Date: 7 Aug 2003 19:17:19 GMT
Subject: Re: OT: Cell phones and driving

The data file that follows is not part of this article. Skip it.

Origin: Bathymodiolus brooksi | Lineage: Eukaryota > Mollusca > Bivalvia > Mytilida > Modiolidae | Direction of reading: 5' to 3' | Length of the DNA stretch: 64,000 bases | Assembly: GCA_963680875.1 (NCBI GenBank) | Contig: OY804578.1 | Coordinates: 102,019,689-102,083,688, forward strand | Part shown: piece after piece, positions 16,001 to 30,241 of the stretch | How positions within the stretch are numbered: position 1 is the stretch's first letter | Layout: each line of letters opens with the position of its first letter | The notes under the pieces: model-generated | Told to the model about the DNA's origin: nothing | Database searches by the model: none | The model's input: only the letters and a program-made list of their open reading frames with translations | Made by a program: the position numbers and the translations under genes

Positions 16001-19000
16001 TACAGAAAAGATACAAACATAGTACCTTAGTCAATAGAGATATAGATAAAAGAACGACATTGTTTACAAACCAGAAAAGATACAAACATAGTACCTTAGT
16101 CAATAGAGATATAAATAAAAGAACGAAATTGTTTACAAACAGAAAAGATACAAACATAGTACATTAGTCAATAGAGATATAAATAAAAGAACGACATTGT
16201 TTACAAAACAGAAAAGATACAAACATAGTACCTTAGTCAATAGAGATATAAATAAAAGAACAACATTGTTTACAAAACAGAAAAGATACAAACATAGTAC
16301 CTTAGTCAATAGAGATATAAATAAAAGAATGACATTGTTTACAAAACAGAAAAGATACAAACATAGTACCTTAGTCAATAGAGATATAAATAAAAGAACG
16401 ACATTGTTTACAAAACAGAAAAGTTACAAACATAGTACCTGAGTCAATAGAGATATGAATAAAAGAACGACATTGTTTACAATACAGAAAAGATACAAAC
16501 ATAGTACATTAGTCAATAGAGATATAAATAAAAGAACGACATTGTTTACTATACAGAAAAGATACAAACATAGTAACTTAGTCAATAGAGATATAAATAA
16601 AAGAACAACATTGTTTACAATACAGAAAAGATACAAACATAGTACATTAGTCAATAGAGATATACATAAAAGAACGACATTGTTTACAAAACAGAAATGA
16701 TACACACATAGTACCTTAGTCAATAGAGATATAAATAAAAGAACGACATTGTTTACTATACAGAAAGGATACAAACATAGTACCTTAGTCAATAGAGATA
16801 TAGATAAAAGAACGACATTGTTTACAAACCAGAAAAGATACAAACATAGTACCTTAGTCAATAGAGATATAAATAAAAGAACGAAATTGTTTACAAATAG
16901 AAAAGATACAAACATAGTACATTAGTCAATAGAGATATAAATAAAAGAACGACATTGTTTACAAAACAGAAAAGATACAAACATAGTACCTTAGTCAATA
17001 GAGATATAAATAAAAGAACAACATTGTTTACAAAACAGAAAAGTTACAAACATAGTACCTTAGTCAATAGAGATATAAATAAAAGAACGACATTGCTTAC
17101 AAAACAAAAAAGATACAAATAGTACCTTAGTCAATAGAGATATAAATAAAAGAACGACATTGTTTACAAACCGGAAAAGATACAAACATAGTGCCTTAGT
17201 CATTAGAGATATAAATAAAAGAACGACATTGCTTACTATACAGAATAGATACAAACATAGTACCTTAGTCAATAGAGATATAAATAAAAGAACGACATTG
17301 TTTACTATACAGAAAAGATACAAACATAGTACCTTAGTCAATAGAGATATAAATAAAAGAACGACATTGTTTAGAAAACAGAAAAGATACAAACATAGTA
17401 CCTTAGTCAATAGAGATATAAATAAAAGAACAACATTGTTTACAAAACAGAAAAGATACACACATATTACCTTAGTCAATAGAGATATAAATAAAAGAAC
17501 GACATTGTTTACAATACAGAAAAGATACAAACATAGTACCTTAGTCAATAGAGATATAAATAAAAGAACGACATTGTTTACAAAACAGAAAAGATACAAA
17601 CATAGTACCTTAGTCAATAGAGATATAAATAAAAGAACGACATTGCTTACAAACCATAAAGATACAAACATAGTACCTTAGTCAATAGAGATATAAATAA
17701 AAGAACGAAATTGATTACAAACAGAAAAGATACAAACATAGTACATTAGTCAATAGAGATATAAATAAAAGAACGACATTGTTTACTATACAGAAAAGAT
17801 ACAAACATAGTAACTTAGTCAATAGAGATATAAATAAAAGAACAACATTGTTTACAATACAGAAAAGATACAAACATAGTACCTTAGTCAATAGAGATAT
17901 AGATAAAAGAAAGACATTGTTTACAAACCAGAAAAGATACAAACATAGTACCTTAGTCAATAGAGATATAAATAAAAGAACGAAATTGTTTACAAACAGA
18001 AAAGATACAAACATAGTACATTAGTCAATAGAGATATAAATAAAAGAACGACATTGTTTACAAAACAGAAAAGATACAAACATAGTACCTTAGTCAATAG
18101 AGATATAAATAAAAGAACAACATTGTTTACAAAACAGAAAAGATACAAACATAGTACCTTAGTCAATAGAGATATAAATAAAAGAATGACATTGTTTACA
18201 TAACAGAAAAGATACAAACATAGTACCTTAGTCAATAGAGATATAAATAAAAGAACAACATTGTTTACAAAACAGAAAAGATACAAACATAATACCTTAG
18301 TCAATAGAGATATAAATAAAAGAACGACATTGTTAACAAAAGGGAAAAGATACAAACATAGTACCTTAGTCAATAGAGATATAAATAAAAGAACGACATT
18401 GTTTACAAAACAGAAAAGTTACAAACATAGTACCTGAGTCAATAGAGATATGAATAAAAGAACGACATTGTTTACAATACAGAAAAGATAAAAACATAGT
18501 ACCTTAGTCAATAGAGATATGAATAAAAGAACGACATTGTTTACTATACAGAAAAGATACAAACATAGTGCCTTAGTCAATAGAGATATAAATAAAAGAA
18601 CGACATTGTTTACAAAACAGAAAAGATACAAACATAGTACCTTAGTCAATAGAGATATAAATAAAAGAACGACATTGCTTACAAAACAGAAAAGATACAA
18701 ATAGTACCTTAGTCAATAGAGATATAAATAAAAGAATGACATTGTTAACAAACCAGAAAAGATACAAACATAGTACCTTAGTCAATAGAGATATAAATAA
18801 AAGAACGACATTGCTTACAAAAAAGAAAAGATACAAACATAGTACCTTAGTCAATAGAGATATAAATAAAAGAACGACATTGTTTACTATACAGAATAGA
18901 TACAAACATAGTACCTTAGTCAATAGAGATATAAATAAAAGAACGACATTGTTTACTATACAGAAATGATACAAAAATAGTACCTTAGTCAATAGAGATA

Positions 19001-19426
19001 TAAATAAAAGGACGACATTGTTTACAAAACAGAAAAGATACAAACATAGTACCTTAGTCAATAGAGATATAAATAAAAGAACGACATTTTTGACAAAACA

Someone who looks an awful lot like Everett M. Greene <> wrote: > writes: >> >> So, I need to either sell my house, or get a different job it seems. >> When I'm on call (I'm in the IT field), I have to respond to an incident >> within 5 minutes, to acknowledge the incident and report that I'm working >> on it. > My first reaction to reading the above was that five minute response > time is ludicrous. OK, I have an hour drive time. Even if I had a 55-minute response time limit, it's still less time than my drive takes. Same question/problem/ situation, isn't it? I suppose if it was 30 minutes, I could turn around to answer the page, but that's not all that realistic, is it. > There's very little in this world except medical > emergencies and ballistic missile defense where a few minutes one way > or another will be of any significance. IT is certainly NOT one of > the fields where realtime response is critical. It is when the people who pay my salary lose many dollars per second that the site is down. If I don't respond, the next person on the list gets called 5 minutes later, and so on. If each of us had 30 minutes to not respond, it could be many, many lost seconds before someone started working on the problem. The point, however, illustrates that there may be real needs to be reachable. The mere act of being on a cellphone isn't the problem, it's the act of being on a cellphone and being reckless that is. This is the whole eternal "bad thing" vs. "bad person" argument - the appropriate, vs. the inappropriate, use of tools. > My second thought was if you respond, what good does it do? It > would not be possible to take notes or do much of anything more than > maybe record a message. If you're going to record a message, you > might as well just use voicemail and not even answer the calls. "I acknowlege the page and will have an update in (number) of minutes". The nature of these calls will be something like "The ordersystem is not responding", or "Transactions to/from (institution) are not coming through". Is this about our Service Level Agreement, or about bad driving? > A later response by Mr. Hinz indicates that the five-minute thing > determines whether the next person on the list of trouble-shooters > gets called. The solution is simple: Let them call someone else > while you're driving. Then we effectively have two people on call at the same time, who then have to stagger their drive times so that both are not driving at the same time. Sorry, but that's not a change I'm willing to make, to avoid a once a month phone call to me while I'm driving, which will take one percent of that drivetime to deal with. Dave Hinz

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